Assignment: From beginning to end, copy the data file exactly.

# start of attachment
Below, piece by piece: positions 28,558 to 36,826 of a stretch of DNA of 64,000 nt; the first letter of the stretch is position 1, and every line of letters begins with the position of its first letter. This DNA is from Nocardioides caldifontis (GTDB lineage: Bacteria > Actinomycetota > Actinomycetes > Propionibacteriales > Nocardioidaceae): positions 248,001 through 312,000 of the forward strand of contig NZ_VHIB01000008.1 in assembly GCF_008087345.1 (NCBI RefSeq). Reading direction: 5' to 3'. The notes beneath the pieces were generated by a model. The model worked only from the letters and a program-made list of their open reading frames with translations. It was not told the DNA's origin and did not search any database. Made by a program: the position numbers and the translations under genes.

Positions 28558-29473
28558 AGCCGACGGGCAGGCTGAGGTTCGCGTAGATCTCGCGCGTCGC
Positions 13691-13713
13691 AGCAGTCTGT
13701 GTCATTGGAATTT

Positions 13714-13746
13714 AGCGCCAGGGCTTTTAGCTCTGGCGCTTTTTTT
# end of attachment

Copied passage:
Below, piece by piece: positions 28,558 to 36,826 of a stretch of DNA of 64,000 nt; the first letter of the stretch is position 1, and every line of letters begins with the position of its first letter. This DNA is from Nocardioides caldifontis (GTDB lineage: Bacteria > Actinomycetota > Actinomycetes > Propionibacteriales > Nocardioidaceae): positions 248,001 through 312,000 of the forward strand of contig NZ_VHIB01000008.1 in assembly GCF_008087345.1 (NCBI RefSeq). Reading direction: 5' to 3'. The notes beneath the pieces were generated by a model. The model worked only from the letters and a program-made list of their open reading frames with translations. It was not told the DNA's origin and did not search any database. Made by a program: the position numbers and the translations under genes.

Positions 28558-29473
28558 AGCCGACGGGCAGGCTGAGGTTCGCGTAGATCTCGCGCGTCGC
Positions 13691-13713
13691 AGCAGTCTGT
13701 GTCATTGGAATTT

Positions 13714-13746
13714 AGCGCCAGGGCTTTTAGCTCTGGCGCTTTTTTT